Engelbert Humperdinck (born Arnold George Dorsey, May 2, 1936, Madras, India) is a well-known pop singer who rose to international fame during the 1960s and 1970s, after adopting the name of the famous German opera composer Engelbert Humperdinck as his own stage name. His family migrated to Leicester, England, when he was 10, and a year later he showed an interest in music and began learning the saxophone. By the early 1950s he was playing in nightclubs, but is believed not to have tried singing until he was 17 and friends coaxed him into entering a pub contest.
In early 1967 the changes paid off when Humperdinck's version of "Release Me," done in a smooth ballad style with a full chorus joining him on the third chorus, reached the top ten on both sides of the Atlantic and went to number one in Britain, keeping The Beatles' adventurous "Strawberry Fields Forever" from entering the top slot in the UK. "Release Me" spent 56 weeks in the Top 50 in a single chart run.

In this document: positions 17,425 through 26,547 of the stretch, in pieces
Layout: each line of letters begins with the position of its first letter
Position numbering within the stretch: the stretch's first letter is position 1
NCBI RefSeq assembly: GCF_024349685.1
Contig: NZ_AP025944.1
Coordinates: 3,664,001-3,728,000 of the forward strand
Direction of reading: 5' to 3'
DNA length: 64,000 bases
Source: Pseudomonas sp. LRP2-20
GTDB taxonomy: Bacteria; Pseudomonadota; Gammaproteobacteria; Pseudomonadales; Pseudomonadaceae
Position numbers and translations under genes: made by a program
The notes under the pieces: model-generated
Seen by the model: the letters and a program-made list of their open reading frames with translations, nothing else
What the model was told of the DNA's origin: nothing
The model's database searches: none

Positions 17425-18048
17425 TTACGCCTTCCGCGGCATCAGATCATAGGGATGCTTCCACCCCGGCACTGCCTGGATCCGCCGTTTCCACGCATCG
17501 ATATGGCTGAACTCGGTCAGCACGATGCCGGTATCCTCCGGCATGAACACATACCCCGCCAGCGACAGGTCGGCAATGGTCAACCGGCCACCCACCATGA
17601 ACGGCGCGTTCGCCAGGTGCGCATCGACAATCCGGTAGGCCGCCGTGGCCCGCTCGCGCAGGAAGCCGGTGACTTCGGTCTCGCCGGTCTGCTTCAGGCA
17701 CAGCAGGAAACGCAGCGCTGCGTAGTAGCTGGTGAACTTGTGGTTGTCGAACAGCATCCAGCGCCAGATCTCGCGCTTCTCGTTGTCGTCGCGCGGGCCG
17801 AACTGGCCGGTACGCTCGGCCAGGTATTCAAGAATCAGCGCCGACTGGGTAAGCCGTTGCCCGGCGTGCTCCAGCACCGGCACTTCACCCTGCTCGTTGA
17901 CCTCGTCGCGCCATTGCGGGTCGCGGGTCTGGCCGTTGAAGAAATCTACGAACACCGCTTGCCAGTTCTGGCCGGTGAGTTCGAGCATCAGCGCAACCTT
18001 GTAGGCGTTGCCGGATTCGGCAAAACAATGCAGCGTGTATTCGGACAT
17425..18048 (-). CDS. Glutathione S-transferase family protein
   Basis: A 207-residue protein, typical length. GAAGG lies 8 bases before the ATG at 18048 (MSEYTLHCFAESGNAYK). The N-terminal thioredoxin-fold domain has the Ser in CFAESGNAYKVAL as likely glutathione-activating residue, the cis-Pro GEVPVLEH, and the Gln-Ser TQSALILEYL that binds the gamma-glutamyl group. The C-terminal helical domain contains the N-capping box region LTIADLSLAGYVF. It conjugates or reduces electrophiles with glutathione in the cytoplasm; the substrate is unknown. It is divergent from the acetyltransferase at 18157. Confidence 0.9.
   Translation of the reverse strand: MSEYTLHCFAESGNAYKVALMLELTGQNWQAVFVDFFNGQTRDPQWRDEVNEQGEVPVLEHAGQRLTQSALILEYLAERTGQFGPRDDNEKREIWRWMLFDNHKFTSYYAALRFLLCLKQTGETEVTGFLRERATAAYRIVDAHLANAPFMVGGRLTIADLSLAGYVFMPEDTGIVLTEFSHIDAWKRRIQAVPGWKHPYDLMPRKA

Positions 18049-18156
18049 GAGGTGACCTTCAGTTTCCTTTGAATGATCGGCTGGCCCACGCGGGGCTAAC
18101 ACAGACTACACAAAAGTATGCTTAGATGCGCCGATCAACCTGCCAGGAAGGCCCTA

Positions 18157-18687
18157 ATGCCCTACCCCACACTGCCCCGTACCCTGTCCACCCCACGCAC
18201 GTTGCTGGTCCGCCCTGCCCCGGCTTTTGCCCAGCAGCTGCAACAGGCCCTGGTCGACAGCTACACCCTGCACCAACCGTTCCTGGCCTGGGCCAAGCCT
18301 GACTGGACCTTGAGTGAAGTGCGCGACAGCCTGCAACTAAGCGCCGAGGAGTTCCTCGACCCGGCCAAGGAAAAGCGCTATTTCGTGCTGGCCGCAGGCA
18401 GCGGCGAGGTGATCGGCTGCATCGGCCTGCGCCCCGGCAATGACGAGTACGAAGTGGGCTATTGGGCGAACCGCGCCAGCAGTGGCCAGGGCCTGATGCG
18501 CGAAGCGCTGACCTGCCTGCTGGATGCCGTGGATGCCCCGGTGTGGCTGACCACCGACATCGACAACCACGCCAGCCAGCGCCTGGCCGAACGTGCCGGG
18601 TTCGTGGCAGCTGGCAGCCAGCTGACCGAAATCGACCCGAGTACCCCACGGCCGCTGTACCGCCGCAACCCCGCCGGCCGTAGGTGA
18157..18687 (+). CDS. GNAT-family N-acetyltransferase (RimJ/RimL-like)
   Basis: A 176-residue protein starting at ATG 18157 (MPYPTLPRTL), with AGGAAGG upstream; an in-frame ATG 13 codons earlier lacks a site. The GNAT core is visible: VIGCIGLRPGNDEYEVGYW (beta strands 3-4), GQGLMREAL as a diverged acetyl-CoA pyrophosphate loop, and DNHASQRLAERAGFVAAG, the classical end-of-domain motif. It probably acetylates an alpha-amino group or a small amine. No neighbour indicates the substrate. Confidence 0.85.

Humperdinck's deceptively easy going style and casually elegant good looks, a contrast to Tom Jones's energetic attack and overtly sexual style, earned Humperdinck a large following, particularly among women. "Release Me" was followed up by two more hit ballads, "There Goes My Everything" and "The Last Waltz", earning him a reputation as a crooner that he didn't always agree with. "If you are not a crooner," he told Hollywood Reporter writer Rick Sherwood, "it's something you don't want to be called. No crooner has the range I have. I can hit notes a bank could not cash. What I am is a contemporary singer, a stylized performer." [wikipedia]